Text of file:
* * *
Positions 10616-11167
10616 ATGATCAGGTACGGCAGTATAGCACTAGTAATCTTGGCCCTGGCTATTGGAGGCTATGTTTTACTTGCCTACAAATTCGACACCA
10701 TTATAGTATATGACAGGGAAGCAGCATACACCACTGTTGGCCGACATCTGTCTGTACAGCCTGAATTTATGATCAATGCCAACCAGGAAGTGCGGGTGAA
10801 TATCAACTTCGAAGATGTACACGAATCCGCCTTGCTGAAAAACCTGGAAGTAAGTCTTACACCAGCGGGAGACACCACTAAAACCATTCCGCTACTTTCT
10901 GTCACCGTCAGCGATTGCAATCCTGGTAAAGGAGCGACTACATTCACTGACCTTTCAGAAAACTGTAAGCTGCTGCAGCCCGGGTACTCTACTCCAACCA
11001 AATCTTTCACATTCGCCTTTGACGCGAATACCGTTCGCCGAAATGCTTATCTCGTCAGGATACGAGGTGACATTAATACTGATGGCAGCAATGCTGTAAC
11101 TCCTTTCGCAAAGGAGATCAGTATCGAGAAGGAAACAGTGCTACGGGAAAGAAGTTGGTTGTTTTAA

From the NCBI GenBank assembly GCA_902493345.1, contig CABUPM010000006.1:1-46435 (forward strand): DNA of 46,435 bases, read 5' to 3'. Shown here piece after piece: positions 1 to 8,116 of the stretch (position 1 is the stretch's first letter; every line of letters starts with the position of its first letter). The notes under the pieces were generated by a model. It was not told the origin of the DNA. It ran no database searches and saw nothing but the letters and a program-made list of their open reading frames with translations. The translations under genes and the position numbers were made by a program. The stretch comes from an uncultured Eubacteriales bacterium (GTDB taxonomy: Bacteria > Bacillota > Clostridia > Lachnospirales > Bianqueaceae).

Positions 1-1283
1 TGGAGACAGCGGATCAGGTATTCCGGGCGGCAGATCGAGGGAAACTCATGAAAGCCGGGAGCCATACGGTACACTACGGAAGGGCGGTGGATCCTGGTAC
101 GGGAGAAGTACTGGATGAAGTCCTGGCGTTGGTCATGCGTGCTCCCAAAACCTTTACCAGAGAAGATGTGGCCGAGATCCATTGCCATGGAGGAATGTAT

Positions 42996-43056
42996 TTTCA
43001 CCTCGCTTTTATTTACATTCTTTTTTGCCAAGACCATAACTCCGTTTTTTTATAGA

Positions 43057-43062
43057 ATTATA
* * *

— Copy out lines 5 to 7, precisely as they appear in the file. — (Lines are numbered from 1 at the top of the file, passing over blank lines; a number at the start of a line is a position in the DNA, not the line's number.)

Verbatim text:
10901 GTCACCGTCAGCGATTGCAATCCTGGTAAAGGAGCGACTACATTCACTGACCTTTCAGAAAACTGTAAGCTGCTGCAGCCCGGGTACTCTACTCCAACCA
11001 AATCTTTCACATTCGCCTTTGACGCGAATACCGTTCGCCGAAATGCTTATCTCGTCAGGATACGAGGTGACATTAATACTGATGGCAGCAATGCTGTAAC
11101 TCCTTTCGCAAAGGAGATCAGTATCGAGAAGGAAACAGTGCTACGGGAAAGAAGTTGGTTGTTTTAA